Touching up waterborne finishes
Things to consider when repairing waterborne topcoats. 1998.
by Rick Hill
How easy is it to touch up or spot repair a damage or defect on a waterborne coating? Will the repair blend in? What coating or materials would you use to do the touch up? How easy is it to strip these finishes? Do they gum up when you use a chemical remover on them?
Waterbases can be very hard depending on the manufacturer. They can be touched up and stripped in a similar process to a precoat or catalyzed lacquer. This means that the water base coating when cured will not allow the next layer of coating to dissolve into it (a chemical bond). In most industrial water bases the coating is tougher when cured than the solvents in it. So, to get the second coat to adhere to the first coat you must create a mechanical bond between them. This is done by scuff sanding the original coat lightly, thereby creating grooves in the finish that the second coat can grip onto.
There are a plethora of classes, kits, and franchises that focus on the touch up industry. I usually direct my customers to either Star Finishing or Mohawk for these products. They have made a science of the touch up business and have a product for every type of scratch and nick in the wood industry. Ask any local refinisher for his contact at one of these companies. Though the products may vary based on the coating, the process is no different for waters than it is for other coatings.
As to stripping, it will depend again on how tough the water base is. We have a two component water base that will need methelyne chloride if we ever have to get it off. Whereas the common water base floor coatings found in retail stores can be stripped with the type of chemicals found in products like 3M's safe stripper. Ask your supplier on their suggested stripper.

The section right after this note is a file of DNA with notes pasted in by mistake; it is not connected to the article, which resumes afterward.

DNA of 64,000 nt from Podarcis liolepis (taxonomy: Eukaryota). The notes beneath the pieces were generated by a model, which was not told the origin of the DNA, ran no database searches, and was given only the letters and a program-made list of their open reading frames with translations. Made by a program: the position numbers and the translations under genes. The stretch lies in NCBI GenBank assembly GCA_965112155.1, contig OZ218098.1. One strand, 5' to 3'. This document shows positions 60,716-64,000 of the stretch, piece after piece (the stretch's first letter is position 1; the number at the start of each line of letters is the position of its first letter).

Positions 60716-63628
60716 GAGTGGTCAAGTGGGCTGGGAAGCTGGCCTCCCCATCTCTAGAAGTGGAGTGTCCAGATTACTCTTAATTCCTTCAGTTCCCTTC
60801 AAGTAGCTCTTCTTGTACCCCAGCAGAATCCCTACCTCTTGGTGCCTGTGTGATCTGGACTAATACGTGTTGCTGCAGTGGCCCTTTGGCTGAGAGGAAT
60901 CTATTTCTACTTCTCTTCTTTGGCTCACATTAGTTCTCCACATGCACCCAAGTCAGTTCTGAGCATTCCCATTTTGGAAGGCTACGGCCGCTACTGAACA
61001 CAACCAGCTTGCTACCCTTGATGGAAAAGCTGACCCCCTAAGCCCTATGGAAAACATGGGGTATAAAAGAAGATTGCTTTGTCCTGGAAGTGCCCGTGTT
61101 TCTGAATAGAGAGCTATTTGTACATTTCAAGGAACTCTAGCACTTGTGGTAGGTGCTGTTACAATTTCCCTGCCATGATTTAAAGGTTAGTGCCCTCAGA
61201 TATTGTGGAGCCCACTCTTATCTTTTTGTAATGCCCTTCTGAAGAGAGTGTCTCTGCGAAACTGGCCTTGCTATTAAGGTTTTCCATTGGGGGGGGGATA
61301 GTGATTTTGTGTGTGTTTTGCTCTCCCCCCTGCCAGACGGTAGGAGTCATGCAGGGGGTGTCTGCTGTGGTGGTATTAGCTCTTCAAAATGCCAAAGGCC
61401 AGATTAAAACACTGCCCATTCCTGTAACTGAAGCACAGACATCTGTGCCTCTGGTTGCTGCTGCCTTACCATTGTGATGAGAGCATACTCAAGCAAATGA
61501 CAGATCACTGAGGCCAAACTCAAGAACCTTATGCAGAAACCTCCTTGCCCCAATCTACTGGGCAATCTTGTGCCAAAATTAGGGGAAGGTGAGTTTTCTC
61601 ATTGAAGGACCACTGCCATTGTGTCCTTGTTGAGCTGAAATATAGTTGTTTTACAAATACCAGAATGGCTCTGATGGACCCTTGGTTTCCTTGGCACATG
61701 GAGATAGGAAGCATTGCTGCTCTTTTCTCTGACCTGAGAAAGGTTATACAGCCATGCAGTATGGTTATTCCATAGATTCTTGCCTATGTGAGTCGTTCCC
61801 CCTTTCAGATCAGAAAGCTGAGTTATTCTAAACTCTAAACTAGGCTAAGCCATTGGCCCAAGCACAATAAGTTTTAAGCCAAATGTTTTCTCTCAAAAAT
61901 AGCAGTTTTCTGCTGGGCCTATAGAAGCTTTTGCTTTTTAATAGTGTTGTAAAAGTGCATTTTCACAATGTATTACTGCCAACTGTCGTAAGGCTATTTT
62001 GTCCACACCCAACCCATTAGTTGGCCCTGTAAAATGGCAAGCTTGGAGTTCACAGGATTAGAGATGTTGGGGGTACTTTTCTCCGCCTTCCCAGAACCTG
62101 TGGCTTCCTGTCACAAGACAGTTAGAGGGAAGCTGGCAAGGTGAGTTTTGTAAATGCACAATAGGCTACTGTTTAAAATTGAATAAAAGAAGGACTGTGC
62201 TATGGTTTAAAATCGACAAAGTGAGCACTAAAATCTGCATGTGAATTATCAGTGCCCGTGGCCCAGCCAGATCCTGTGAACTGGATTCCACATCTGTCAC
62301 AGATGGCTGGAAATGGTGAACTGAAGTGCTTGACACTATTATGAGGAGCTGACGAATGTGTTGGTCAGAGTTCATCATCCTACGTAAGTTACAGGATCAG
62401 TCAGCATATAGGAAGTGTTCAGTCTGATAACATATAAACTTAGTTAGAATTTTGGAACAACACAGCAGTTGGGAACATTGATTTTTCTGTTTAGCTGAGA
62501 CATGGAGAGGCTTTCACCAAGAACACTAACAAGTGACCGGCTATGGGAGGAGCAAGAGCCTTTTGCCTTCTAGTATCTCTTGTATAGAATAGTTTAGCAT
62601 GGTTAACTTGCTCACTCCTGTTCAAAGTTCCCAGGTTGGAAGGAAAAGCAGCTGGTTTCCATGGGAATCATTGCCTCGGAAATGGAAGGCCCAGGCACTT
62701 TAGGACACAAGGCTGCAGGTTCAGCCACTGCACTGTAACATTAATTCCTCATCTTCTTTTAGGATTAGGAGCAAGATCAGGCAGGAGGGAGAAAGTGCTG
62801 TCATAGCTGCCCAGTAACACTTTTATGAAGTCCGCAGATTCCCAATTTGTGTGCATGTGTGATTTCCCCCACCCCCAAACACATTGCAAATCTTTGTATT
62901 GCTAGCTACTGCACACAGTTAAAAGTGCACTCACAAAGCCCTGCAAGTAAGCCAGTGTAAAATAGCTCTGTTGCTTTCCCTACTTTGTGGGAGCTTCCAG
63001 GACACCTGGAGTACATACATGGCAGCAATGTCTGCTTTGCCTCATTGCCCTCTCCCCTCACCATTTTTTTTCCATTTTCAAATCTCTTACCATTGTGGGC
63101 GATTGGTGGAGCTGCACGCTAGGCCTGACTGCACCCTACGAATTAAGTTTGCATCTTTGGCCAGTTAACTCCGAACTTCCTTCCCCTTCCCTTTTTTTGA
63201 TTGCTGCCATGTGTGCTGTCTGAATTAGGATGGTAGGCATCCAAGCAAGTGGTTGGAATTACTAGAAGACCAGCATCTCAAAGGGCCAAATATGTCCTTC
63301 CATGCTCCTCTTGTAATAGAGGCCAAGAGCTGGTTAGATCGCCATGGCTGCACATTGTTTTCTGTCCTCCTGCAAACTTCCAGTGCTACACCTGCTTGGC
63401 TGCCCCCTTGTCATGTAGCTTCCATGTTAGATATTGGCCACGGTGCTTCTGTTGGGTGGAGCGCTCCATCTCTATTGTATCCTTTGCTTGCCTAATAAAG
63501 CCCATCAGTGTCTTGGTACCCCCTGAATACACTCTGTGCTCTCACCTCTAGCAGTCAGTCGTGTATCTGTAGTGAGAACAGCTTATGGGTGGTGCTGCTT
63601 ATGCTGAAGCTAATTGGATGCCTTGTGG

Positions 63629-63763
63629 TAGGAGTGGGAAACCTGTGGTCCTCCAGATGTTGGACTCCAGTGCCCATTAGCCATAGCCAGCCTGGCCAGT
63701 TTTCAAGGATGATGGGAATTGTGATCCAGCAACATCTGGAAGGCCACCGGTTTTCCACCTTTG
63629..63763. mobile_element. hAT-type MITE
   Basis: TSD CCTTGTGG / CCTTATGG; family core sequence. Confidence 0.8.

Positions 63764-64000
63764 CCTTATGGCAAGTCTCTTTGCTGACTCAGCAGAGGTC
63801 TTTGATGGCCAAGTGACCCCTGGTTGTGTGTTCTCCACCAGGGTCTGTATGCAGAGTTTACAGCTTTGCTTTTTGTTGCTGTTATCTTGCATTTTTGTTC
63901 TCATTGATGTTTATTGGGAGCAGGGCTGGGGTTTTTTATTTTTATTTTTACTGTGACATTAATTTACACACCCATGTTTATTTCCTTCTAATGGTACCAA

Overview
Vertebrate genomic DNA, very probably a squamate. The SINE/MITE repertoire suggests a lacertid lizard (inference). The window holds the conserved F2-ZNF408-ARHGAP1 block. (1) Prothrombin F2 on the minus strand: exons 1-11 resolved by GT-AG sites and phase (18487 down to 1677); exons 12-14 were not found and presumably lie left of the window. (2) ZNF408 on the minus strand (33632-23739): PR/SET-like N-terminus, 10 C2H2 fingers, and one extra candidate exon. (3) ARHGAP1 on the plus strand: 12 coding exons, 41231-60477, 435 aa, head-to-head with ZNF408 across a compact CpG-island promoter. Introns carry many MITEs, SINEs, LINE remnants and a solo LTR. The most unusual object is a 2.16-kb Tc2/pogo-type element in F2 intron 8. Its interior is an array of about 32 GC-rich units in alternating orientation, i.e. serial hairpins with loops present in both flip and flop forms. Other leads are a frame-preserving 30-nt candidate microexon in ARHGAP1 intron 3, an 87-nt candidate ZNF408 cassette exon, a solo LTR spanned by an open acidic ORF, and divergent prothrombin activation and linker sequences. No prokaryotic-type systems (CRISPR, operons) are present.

Rick Hill is an independent representative and consultant for industrial wood finishes. He has been involved in the woodworking industry for 12 years, and has been known to actually hold, shoot, and clean a spray gun.
If you have an industry related question, visit WOODWEB's Finishing Forum to post your question.
Would you like to add information to this article?
Interested in writing or submitting an article?
Have a question about this article?
Have you reviewed the related Knowledge Base areas below?
KnowledgeBase: Finishing: General Wood Finishing
KnowledgeBase: Finishing: Refinishing
KnowledgeBase: Knowledge Base
All rights reserved. No part of this publication may be reproduced in
any manner without permission of the Editor.
Review WOODWEB's Copyright Policy.
The editors, writers, and staff at WOODWEB try to promote safe practices.
What is safe for one woodworker under certain conditions may not be safe
for others in different circumstances. Readers should undertake the use
of materials and methods discussed at WOODWEB after considerate evaluation,
and at their own risk.
335 Bedell Road
Montrose, PA 18801
Copyright © 1996-2019 - WOODWEB ® Inc.